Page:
Affiliations: [a] Functional Neurosurgery Unit, Hospital Universitario Ramón y Cajal, Madrid, Spain
| [b] Department of Internal Medicine, Neurology Section, Hospital Arquitecto Marcide, Complejo Hospitalario Universitario de Ferrol (CHUF), A Coruña, Spain
| [c] Department of Neurology, Movement Disorders Unit, Hospital Clínico San Carlos, Madrid, Spain
| [d] Department of Neurology, Movement Disorders Unit, Parc de salut Mar, Institut Hospital del Mar d’investigacions Mèdicas, Universitat Autònoma de Barcelona, Barcelona, Spain
| [e] Department of Neurology, Movement Disorders Unit, Hospital Clínic, Barcelona, Spain
| [f] Department of Neurology, Hospital General Universitario Gregorio Marañón, Madrid, Spain
| [g] Department of Neurology, Movement Disorders Unit, Instituto de Biomedicina de Sevilla, Hospital Universitario Virgen del Rocío/CSIC/Universidad de Sevilla, Seville, Spain
| [h] Centro de Investigación Biomédica en Red sobre Enfermedades Neurodegenerativas (CIBERNED), Madrid, Spain
| [i] AbbVie Spain S.L.U., Madrid, Spain
| [j] Department of Neurology, Hospital Universitario Insular de Gran Canaria, Las Palmas de Gran Canaria, Spain
Correspondence to: Ignacio Regidor, MD, PhD, Unidad de Neurocirugía Funcional; Hospital Universitario Ramón y Cajal, Carretera Colmenar km 9,100; 28034 Madrid, Spain. Fax: +34 91 3368037; E-mail: firstname.lastname@example.org.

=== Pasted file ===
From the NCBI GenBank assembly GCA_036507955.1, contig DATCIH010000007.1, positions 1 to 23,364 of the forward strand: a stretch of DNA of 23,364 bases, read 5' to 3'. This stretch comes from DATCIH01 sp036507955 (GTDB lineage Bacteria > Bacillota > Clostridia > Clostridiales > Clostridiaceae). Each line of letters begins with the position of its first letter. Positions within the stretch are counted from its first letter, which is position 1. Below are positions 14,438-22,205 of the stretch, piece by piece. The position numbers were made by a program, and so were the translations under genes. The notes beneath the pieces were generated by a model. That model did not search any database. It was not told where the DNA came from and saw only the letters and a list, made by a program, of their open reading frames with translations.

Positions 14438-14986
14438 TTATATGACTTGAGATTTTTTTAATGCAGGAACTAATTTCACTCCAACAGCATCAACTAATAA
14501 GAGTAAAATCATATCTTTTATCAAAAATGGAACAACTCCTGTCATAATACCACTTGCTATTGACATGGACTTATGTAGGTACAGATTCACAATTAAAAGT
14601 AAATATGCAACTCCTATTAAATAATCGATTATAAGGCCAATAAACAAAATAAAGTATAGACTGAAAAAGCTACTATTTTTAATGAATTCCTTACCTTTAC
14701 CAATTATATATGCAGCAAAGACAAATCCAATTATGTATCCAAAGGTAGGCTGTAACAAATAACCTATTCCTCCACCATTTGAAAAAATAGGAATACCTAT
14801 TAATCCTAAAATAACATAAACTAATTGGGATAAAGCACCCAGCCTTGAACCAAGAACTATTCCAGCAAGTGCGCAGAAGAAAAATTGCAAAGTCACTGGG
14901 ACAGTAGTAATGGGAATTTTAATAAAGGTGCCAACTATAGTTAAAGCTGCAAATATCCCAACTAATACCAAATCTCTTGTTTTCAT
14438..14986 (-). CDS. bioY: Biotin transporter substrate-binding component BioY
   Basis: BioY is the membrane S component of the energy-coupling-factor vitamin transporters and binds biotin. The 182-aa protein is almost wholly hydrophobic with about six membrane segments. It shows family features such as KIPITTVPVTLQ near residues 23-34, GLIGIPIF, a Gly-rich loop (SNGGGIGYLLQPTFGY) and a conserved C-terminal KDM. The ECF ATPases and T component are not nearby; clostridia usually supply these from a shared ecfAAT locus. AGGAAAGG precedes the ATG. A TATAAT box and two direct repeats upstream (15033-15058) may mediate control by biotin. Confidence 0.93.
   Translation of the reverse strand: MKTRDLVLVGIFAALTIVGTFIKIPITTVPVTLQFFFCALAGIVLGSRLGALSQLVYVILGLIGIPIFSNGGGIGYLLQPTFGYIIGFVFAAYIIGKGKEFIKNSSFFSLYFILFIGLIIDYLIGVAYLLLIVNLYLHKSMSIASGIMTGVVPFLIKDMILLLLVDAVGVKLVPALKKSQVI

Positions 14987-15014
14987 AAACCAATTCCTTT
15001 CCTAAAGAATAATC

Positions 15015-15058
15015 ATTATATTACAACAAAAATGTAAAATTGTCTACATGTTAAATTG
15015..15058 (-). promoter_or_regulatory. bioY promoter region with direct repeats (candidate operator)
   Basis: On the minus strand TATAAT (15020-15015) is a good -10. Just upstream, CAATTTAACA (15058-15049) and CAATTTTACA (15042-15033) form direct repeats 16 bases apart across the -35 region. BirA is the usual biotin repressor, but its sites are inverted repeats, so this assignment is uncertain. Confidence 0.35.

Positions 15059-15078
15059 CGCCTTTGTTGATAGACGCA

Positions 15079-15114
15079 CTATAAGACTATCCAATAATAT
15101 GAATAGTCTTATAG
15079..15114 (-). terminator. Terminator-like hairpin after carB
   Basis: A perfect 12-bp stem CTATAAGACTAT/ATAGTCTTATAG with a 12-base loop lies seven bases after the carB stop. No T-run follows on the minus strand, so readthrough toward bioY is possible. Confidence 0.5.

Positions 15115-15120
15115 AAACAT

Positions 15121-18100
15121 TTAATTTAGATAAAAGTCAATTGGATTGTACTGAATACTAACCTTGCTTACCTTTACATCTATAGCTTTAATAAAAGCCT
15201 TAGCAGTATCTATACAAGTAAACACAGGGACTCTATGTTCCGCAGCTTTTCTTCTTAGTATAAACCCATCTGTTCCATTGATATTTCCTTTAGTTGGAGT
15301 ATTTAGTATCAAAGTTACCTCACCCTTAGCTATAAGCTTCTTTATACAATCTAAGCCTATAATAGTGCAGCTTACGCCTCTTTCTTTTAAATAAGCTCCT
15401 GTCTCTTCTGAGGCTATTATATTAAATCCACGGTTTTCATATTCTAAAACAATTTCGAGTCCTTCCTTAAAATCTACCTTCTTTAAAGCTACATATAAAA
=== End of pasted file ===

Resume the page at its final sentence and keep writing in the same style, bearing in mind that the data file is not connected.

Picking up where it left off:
Abstract: Background:Levodopa-carbidopa intestinal gel (LCIG) is effective in the treatment of advanced Parkinson’s disease (PD). However, the patients’ profile that might benefit from treatment with LCIG has not been characterized. Objective:This retrospective study explored the influence of disease duration (DD) on the effectiveness of LCIG and identified factors associated with treatment discontinuation in a cohort of advanced PD patients. Methods:Patients initiating LCIG therapy between Jan-2006 and Dec-2011 in 18 Spanish centers were included. Effectiveness in treating motor symptoms (MSs), non-motor symptoms (NMSs), and adverse events (AEs) occurrence was compared in DD≥10 or <10 years and LCIG continuation/discontinuation groups. Factors associated with LCIG discontinuation were evaluated using univariate and multivariate analyses. Results:Overall, 177 PD patients were included (52.5% male; mean age 70.6±8.4 years; mean LCIG duration 35.6±18.6 months). Patients with DD≥10 years (n = 125) experienced less reduction in “off” time (–29%) than those with DD <10 years (–38%; n = 51; p = 0.021), and reported more severe AEs (32.8% vs. 17.6%; p = 0.043). DD did not significantly influence changes in NMSs or discontinuation rates. Fifty-four patients discontinued LCIG therapy, factors associated with discontinuation were higher percentages of waking day in the “off” state (OR, 1.028; 95% CI, 1.002–1.055; p = 0.0360) and in the “on” state with troublesome dyskinesia (OR, 1.032; 95% CI, 1.002–1.064; p = 0.0376) at baseline. Conclusions:Advanced PD patients with DD <10 years might benefit more from treatment with LCIG than patients with a longer DD. Although MSs severity at baseline was statistically associated with LCIG discontinuation, the probability was very low with little clinical significance.